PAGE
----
Iron is an essential nutrient for the body – but it’s common to not get enough. So much so that iron deficiency affects 25% of the world’s population! Let’s look closer at the role of iron in the body and how to get enough for optimal health.
The Role of Iron in the Body
Red blood cells transport oxygen throughout the body. Iron’s role is to support the functioning of these healthy red blood cells via hemoglobin, a protein in red blood cells that carries oxygen in the blood. Without enough iron, oxygen isn’t transported effectively.
Common symptoms of iron deficiency include:
- Shortness of breath
- Pale skin
- Fast heartbeat
- Cold hands and feet
- Headache or lightheadedness
- Unusual cravings for non-food items like ice or dirt
- Brittle nails or hair loss
Testing for Iron in the Body
If you notice symptoms of iron deficiency, your provider will check your iron levels. There are a handful of functional medicine lab tests that do this. Keep in mind that optimal levels may vary depending on your specific diagnosis or condition. Let’s look at each.
Iron or serum iron
This test measures the amount of iron in the blood. A low or high value corresponds with low or high blood iron levels respectively.
Ferritin measures how much iron is stored in the body. As expected, below normal indicates poor iron levels in the body. A high lab value indicates increased iron stored in the body. Ferritin can also be high from inflammatory conditions; thus, it is important to look at the whole iron panel as well as inflammation markers when assessing iron metabolism.
TIBC or total iron-binding capacity
This test measures how well transferrin, a protein in the blood, carries iron in your blood. It shows if you have too much or too little iron in your blood.
This test measures a protein called transferrin, which moves iron throughout the body. It looks to see if you have enough of this protein to support iron in moving via the bloodstream.
What Causes Changes in Your Iron Levels?
A variety of factors can cause either too high or too low iron levels. Let’s look at each.
Low Iron Levels
Bleeding and blood loss
During periods of sustained bleeding, such as injury or heavy menstruation, iron levels need to be restored. If not, iron levels will drop and iron deficiency anemia can develop.
Poor absorption in the GI tract
Normally your GI tract breaks down food and absorbs nutrients. But if it’s not functioning properly, iron isn’t absorbed as well. Individuals prone to poor absorption include those with celiac disease or individuals who had part of their GI tract surgically removed. In these cases, the body can’t absorb as much iron from food, leading to a potential deficiency over time.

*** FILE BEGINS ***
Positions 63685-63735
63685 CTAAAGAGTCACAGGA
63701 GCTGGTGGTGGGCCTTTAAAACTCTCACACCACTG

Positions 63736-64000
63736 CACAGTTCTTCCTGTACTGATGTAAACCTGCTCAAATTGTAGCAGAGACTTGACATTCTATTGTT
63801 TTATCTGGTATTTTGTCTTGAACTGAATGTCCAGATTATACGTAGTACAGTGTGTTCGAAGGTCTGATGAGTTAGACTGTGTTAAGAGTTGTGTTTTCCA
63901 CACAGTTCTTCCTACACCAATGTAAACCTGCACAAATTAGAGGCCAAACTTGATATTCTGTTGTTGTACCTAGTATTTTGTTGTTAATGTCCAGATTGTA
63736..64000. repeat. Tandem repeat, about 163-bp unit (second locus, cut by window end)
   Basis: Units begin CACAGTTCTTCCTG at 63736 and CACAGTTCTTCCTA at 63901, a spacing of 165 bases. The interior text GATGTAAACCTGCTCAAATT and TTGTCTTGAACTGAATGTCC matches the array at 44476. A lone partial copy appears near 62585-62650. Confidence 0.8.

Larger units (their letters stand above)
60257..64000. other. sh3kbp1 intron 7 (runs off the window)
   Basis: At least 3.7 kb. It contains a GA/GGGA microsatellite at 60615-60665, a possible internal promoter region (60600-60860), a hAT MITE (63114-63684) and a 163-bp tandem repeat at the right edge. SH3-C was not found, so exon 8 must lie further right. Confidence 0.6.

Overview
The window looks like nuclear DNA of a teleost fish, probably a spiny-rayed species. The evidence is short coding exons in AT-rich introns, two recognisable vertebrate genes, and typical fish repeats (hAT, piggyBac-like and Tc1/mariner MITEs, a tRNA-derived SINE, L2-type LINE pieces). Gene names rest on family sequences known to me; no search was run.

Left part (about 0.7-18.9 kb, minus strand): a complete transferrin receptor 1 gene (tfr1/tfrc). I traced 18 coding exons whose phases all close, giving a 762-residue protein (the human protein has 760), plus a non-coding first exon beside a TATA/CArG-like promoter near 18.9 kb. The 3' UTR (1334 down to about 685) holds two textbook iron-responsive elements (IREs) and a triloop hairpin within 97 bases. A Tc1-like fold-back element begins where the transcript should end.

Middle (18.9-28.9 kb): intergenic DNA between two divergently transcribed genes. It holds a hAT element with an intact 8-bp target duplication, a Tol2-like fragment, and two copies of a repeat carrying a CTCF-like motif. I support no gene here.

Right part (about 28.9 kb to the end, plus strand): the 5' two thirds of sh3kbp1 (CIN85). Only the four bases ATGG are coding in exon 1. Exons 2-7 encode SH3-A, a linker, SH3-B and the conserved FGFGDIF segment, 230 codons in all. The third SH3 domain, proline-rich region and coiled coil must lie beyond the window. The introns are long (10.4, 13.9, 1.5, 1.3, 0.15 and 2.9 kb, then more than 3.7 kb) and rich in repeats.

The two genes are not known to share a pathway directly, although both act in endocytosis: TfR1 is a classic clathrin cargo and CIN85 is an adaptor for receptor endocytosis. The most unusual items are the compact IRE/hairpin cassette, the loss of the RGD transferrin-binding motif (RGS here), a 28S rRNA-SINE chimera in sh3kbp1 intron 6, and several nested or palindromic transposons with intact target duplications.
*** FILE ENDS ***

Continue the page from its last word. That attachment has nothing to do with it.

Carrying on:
Lack of iron in your diet
Since our bodies don’t make iron, we must get it through food sources. When this isn’t achieved, deficiency is more apt to happen.
Lastly, pregnancy can lead to a decrease in iron levels in the body. During pregnancy, the total volume of the mother’s blood increases, so more iron is needed for the blood to do its job, plus the growing fetus also needs iron as well. This is why an iron supplement is usually recommended during pregnancy and is part of most prenatal vitamins.
High Iron Levels
While not as common as deficiency, having too much iron is possible. When iron is too high, it’s stored in your organs and oxidation occurs. This can cause complications like diabetes, heart problems, inflammation/immune dysfunction or liver disease. The treatment for high iron is phlebotomy or donating blood. This helps remove the excess iron.
Too much iron can occur from genetic conditions such as hemochromatosis or from taking too many nutritional supplements or getting too much iron in the diet. Too much iron has the potential to negatively affect your health which is why you want to avoid supplementing with it unless your blood levels are being monitored. Thus, working with a functional medicine provider, you trust is important to help guide you. They can look at your unique body and create an individualized plan for you if you have high or low iron levels.
How to Get Enough Iron
The easiest way to get enough iron is through food. Foods sources of iron include:
- Organ meats (especially liver and spleen)
- Red Meat
- Dark green leafy vegetables
- Beans and lentils
One thing to know is animal sources are absorbed better than plant sources. But there are still plenty of non-meat sources that contain iron. If you don’t eat meat, focus on eating a variety of dark green leafy vegetables, beans, lentils, nuts, and seeds. Eating a vegetarian source of iron with vitamin C – like citrus fruit – can help improve absorption. So even if you don’t eat meat, you can still get iron.
Some foods say they are “fortified with iron”. While iron is added to these foods, they aren’t as ideal as the iron found naturally in foods. Focus on getting your iron intake from real food and less on these iron-fortified foods.
But iron can enter the body in other ways too! Cast iron pans are a great source of iron when used for cooking. Supplementation may also be part of the functional medicine treatment plan for those with documented low iron. While dietary sources of iron are preferred, supplementation may be needed in some cases. Here’s a great one to try that is friendly to the GI tract. It is always best to take iron supplements with food to avoid nausea. In addition, iron may interfere with absorption of certain medications, and should be taken 4 hours apart ideally.
Optimal Health with Functional Medicine!
If you’re struggling with extreme fatigue, tiredness, or shortness of breath, iron deficiency may be to blame. At Arizona Wellness Medicine, our team of highly trained functional medicine providers help you reach optimal health. We want you to feel your best, which is why we create an individualized plan that’s right for you. Get in touch here to make your first appointment.